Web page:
The Gallery of Beauties is a collection of 36 portraits of some of the most beautiful women from Munich's nobility and middle classes. They were painted between 1827 and 1850, mainly by Joseph Karl Stieler who was appointed the court painter in 1820.  Ludwig gathered the portraits in the south pavilion of the Nymphenburg Palace in Munich.  The gold-and-white room with its stucco-work sopraportas was originally used as a small dining room. It was then redesigned by Andreas Gärtner, father of the architect Friedrich von Gärtner.

This is a portrait of Jane Digby, Lady Ellenborough (1807 - 1881) as she was then, painted around 1831.  Jane ended up in Munich after the end of a love affair with the handsome Austrian statesman Felix Schwarzenberg. Jane had left her husband and son for Schwarzenberg, eventually bearing him a daughter before he basically abandoned her. While living in Munich, she met her second husband, Karl Von Veningen-Ulner by whom she had two children. But before she married Karl (on the rebound), and she and King Ludwig struck up a brief love affair.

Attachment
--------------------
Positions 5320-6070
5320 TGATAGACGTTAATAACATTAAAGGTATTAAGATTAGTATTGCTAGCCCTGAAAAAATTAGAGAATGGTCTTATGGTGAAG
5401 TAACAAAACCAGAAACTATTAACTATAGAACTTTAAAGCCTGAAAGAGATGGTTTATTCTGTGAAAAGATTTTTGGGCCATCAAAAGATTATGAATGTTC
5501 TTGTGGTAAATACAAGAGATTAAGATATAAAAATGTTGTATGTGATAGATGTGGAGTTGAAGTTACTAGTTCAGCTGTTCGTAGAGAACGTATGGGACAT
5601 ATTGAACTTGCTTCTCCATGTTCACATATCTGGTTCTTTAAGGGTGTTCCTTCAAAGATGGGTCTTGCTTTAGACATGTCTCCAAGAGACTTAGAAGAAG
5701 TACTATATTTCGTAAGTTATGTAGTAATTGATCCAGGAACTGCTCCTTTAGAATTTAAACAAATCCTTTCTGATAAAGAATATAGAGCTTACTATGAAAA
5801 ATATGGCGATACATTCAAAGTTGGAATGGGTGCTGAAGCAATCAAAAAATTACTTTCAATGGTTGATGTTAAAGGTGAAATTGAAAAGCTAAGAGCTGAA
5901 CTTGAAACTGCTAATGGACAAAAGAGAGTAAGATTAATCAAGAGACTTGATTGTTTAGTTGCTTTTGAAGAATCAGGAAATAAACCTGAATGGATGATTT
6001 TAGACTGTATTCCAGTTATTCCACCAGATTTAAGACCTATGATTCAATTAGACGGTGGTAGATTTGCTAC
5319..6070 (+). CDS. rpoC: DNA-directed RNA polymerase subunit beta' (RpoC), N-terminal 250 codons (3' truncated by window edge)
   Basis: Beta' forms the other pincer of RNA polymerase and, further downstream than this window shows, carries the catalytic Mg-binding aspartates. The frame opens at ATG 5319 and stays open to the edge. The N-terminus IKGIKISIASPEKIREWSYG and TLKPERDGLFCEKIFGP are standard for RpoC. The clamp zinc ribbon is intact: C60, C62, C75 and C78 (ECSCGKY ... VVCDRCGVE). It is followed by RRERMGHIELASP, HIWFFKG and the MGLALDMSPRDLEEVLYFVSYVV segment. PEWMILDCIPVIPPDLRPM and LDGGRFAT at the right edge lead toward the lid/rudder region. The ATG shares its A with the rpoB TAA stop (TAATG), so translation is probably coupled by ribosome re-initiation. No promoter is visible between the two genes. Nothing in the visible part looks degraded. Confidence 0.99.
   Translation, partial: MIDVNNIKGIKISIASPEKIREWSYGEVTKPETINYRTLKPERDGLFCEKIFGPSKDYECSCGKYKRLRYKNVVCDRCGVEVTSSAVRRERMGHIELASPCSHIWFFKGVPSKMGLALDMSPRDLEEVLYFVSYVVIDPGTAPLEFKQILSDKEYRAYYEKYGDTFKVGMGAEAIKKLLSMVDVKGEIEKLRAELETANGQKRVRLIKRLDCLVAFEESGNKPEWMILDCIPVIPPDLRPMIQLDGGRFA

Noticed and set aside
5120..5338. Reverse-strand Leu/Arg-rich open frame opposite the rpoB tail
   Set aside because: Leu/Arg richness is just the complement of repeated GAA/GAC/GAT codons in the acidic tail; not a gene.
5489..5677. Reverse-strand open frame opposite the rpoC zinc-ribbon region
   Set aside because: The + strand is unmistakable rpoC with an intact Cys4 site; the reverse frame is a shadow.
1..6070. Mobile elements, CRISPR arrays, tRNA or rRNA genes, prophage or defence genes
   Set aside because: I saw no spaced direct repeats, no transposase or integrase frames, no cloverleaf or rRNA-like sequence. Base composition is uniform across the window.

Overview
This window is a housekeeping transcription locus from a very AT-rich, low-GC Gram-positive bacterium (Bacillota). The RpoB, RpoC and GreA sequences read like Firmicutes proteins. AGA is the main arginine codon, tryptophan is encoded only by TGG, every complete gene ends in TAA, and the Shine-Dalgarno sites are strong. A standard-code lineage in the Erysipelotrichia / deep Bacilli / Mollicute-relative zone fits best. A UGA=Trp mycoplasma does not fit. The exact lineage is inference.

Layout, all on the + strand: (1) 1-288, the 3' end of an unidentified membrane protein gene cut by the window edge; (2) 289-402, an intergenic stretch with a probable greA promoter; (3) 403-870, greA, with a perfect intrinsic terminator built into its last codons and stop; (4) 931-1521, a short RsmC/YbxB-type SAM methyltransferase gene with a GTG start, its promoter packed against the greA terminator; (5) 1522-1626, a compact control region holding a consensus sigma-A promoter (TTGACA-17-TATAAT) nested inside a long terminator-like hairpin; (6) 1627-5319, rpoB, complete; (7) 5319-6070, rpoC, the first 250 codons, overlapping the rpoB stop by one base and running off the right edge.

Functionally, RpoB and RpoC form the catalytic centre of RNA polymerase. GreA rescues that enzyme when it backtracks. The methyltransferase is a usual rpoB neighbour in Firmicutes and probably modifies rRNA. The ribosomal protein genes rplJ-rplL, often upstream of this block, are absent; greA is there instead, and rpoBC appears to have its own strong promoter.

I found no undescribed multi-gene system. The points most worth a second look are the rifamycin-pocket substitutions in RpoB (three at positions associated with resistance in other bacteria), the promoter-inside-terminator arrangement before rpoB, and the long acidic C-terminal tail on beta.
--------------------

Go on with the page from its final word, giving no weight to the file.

Ah, Lola Montez (1821-1861) who will be forever linked with King Ludwig in the annals of history. You'll have to buy SCANDALOUS WOMEN to read more about their affair, but by the time Lola left Bavaria (unwillingly), she had caused riots and poor Ludwig was forced to abdicate his throne.  This portrait by was painted in 1847, when Lola was at the height of her beauty.

Clink here for a panoramic view of the room.

Monday, May 16, 2011

The Secret Diaries of Anne Lister